Bachelor's Degree Programs in Forestry
Forestry degree programs focus on the management and sustainability of forest resources. Learn about the courses in a forestry bachelor's degree program, and find out career options and salary potential for graduates. Schools offering Environmental & Social Sustainability degrees can also be found in these popular choices.
What Courses Will I Take in a Bachelor's Degree in Forestry Program?
When you study forestry, you focus on environmental policies, issues in sustainability and practices in forest management. To better understand these topics, you may begin your studies by exploring topics in general science, ecology and agriculture. This could include courses in tree biology, chemistry and botany. Advanced courses are designed to help you understand how forests function; they cover tree genetics, soil science and forest biometrics.
As you progress in your studies, you might examine forest management techniques, including controlled fires, policy advocacy and land use assessment. Most programs incorporate field studies, during which you'll gain career-focused experience working in local forests. While there are related bachelor's degree programs in sustainable management and natural resource management, the program most relevant to this field is the widely available Bachelor of Science in Forestry. These degrees are not generally offered for online study.
|Common Courses||Agriculture, botany, chemistry, forest biometrics, ecology|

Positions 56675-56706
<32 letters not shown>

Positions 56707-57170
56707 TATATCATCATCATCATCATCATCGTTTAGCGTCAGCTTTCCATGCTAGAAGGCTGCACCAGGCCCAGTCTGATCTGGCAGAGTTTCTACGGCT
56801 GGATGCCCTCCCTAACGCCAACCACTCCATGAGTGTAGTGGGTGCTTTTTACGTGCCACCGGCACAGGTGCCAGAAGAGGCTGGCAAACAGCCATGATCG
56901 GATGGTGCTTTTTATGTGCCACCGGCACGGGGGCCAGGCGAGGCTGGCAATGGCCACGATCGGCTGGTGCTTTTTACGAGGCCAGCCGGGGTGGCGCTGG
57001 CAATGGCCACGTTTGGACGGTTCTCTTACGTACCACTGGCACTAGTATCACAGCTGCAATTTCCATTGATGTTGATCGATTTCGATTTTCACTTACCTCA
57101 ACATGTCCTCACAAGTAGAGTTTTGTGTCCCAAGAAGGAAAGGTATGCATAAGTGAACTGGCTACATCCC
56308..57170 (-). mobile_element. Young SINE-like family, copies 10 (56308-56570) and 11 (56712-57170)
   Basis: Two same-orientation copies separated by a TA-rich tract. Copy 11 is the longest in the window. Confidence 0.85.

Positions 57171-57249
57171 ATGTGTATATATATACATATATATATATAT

|Possible Careers||Park ranger, research technician, environmental consultant, forest and conservation worker|
|Advanced Degrees||Master's and doctorate degrees are available|
What Can I Do With This Degree?
You might find work in a variety of roles, including park ranger, environmental consultant and research technician. As an expert in forestry, you can find employment with the federal government, non-profit organizations, private industry, consulting firms or schools. Many of the jobs you may pursue involve physically demanding work in the outdoors.
According to the U.S. Bureau of Labor Statistics, there were nearly 14,000 forest and conservation workers employed in 2014 (www.bls.gov). This number was expected to grow by approximately four percent from 2014-2024. Growth was due to an increase in demand for U.S. timber and wood pellets. In 2014, the median hourly wage for forestry workers was $13.06.
What Graduate Degree Options Can I Pursue?
You can find work in most careers in forestry with a bachelor's degree. However, there are numerous reasons to pursue graduate education. You may seek a master's or doctoral degree if you are interested in working as a manager, as a research scientist or as a college or university professor in the field of forestry. Both master's and doctoral degrees are available in forestry, as well as in related fields, including resource conservation, wildlife biology and sustainable resource management.
To continue researching, browse degree options below for course curriculum, prerequisites and financial aid information. Or, learn more about the subject by reading the related articles below: